What to Expect from Couples Therapy
Starting anything new can be a little scary, including going to therapy. It may even be a little scarier if you are going to therapy with a significant other, such as a partner or spouse. Just as with most things in life, though, it may help decrease your fear if you know what you can expect from the experience. All therapists work a little different, but below are some general concerns couples often have about starting couples therapy, as well as some things you are likely to see in couples therapy:
Will the therapist take my partner’s side over mine?
A good couples therapist is trained to stay neutral and not take one partner’s side over the other. The therapist’s job is to point out what they observe in the couple’s interaction and coach them on how to adjust this interaction to one that is more productive, ask good questions to help the couple have sometimes difficult, but important, conversations, and support the couple on their journey of growth.
Will we fight even more as a result of things brought up in therapy?
As with any type of therapy, things may come to light in the process that can lead to high emotion. Therapy is a vulnerable experience, and you and your partner may have conversations you have never had before as a result. While this can lead to arguing and escalated emotions for some couples, your therapist is there to help support you through that process. If you find that arguing increases outside of therapy, it can be helpful in the early stages of treatment to agree to table any arguments that may come up and bring them to work on in therapy where an impartial third party can help facilitate the conversation.
Communication, Communication, Communication
One of the hallmarks of most couples therapy is its focus on communication. Couples therapists help couples see that everything is communication - even not communicating is communicating! You will learn how your body language, eye contact (or lack thereof), words used, tone of voice, etc. is affecting your relationship. You will learn new ways to address your partner that will open them up to communicating with you, rather than leading to arguments or shutting down and walking away.
What’s Your Cycle?
Your therapist may refer to it as a cycle or a pattern, or even the dance, as Dr. Sue Johnson refers to it (Johnson, 2004). Couples therapy helps you and your partner learn the pattern of interactions that you may be stuck in that is contributing to problems in your relationship and find ways to shift this cycle to one that is more healthy and productive. For example, your therapist may help you see who generally initiates a discussion, and how this initiation may lead to either an argument or a shutdown of emotions. The therapist may walk through the entire process of an argument, from start to finish (or rather, oftentimes, where the topic is dropped and never revisited), and incorporate tools along the way to help you and your partner both leave the discussion feeling heard and having your needs met.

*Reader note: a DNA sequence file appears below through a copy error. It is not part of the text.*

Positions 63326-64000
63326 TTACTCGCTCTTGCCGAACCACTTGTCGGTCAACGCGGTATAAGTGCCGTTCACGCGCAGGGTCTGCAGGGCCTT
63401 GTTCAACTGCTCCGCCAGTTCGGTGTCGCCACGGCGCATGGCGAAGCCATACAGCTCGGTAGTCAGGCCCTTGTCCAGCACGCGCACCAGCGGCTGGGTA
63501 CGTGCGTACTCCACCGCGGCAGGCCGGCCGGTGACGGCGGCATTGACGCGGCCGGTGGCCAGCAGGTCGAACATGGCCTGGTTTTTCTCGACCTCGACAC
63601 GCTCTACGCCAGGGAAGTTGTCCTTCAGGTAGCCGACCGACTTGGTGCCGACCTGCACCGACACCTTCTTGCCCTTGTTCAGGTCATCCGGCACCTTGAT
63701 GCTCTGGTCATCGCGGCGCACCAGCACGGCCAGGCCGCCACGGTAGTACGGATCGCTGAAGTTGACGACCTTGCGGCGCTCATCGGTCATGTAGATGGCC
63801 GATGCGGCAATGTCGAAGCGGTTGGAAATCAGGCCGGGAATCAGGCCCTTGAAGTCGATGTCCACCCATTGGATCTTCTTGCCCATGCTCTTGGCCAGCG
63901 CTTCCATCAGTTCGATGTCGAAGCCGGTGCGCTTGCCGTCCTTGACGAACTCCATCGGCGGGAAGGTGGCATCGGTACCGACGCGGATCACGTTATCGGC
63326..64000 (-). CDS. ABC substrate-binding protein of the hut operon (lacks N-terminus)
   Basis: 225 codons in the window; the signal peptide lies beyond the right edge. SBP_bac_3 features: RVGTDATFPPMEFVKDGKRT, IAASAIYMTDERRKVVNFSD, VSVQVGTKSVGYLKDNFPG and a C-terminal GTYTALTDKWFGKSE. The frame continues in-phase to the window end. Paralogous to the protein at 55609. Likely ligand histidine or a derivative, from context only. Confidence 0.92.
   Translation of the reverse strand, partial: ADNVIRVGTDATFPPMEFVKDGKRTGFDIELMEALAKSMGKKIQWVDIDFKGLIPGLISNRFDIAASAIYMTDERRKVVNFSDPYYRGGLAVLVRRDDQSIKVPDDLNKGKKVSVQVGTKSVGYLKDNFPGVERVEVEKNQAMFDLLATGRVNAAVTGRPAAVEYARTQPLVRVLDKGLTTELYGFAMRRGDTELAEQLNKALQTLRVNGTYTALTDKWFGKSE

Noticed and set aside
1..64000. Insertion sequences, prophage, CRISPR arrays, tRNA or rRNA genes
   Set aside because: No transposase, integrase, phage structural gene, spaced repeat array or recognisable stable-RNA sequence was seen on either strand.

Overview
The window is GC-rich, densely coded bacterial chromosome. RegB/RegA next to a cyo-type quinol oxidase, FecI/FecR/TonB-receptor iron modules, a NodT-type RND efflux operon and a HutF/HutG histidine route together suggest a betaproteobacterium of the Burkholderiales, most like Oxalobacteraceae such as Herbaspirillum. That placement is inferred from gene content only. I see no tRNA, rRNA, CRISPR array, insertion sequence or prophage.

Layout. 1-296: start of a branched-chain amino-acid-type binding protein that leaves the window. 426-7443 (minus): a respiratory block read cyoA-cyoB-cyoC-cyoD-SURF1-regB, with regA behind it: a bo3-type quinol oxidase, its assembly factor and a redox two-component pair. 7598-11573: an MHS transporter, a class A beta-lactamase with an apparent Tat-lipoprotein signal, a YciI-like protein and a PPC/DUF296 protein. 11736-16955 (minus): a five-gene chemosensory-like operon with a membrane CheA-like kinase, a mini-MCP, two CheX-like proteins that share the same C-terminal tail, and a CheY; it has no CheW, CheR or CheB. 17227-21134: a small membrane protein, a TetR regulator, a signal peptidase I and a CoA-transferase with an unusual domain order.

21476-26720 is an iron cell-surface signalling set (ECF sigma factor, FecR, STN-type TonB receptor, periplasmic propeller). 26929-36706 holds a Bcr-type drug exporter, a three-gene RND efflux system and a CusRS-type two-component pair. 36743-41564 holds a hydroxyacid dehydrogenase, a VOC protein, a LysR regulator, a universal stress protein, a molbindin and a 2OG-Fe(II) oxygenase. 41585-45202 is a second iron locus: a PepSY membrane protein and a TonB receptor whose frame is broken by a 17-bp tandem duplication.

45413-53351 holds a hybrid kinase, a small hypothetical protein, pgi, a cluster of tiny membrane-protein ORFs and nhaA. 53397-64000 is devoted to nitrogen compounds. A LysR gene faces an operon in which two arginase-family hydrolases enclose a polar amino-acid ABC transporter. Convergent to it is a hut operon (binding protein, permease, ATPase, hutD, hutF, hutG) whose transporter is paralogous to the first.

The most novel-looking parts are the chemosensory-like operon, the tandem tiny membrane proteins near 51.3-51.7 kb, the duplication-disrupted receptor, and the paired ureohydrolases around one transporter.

How to Fight Fair and then Repair
All couples will argue at some point, but what is important is how you argue. In couples therapy, you will likely learn tools to help set you and your partner up for success when you disagree, including tools such as I-statements and time-outs.
In addition, according to Dr. John Gottman, what happens following an argument is a significant interaction that often gets overlooked (Gottman, 1999). The strongest couples are the ones who do something Gottman calls repairing following a disagreement – in other words, do partners come together following an argument and reconnect through touch/affection, apologies, expressions of gratitude/appreciation, etc.? If not, a couples therapist can help facilitate a discussion about what each partner needs following a disagreement to be able to repair and move forward.
Yes, There's Homework..
While the work done in the therapy room is of course important, it is also important that couples continue to practice the new tools they are learning in everyday life outside of the therapy room. You will see results much faster if you intentionally work to continue growing your relationship on your own when you are not in therapy so that it becomes a normal part of your routine as a couple.
If you are considering beginning couples therapy, take some time to research therapists in your area who you feel will fit the needs of you and your partner. Both partners should be included in this process as much as possible so that you both have input about what you would like out of therapy. Some therapists offer free phone consults to make sure they are a good fit and to let potential clients ask any questions they may have – take advantage of this as you are doing your research. One of the biggest predictors of success in therapy is the relationship the client builds with the therapist, so you want to find someone who both you and your partner feel safe with in order to get the best results.
Gottman, J. M. (1999). The marriage clinic: A scientifically based marital therapy. New York, NY: W. W. Norton & Company, Inc.
Johnson, S. M. (2004). The practice of emotionally focused couple therapy: Creating connection (2nd ed.). New York: Brunner-Routledge.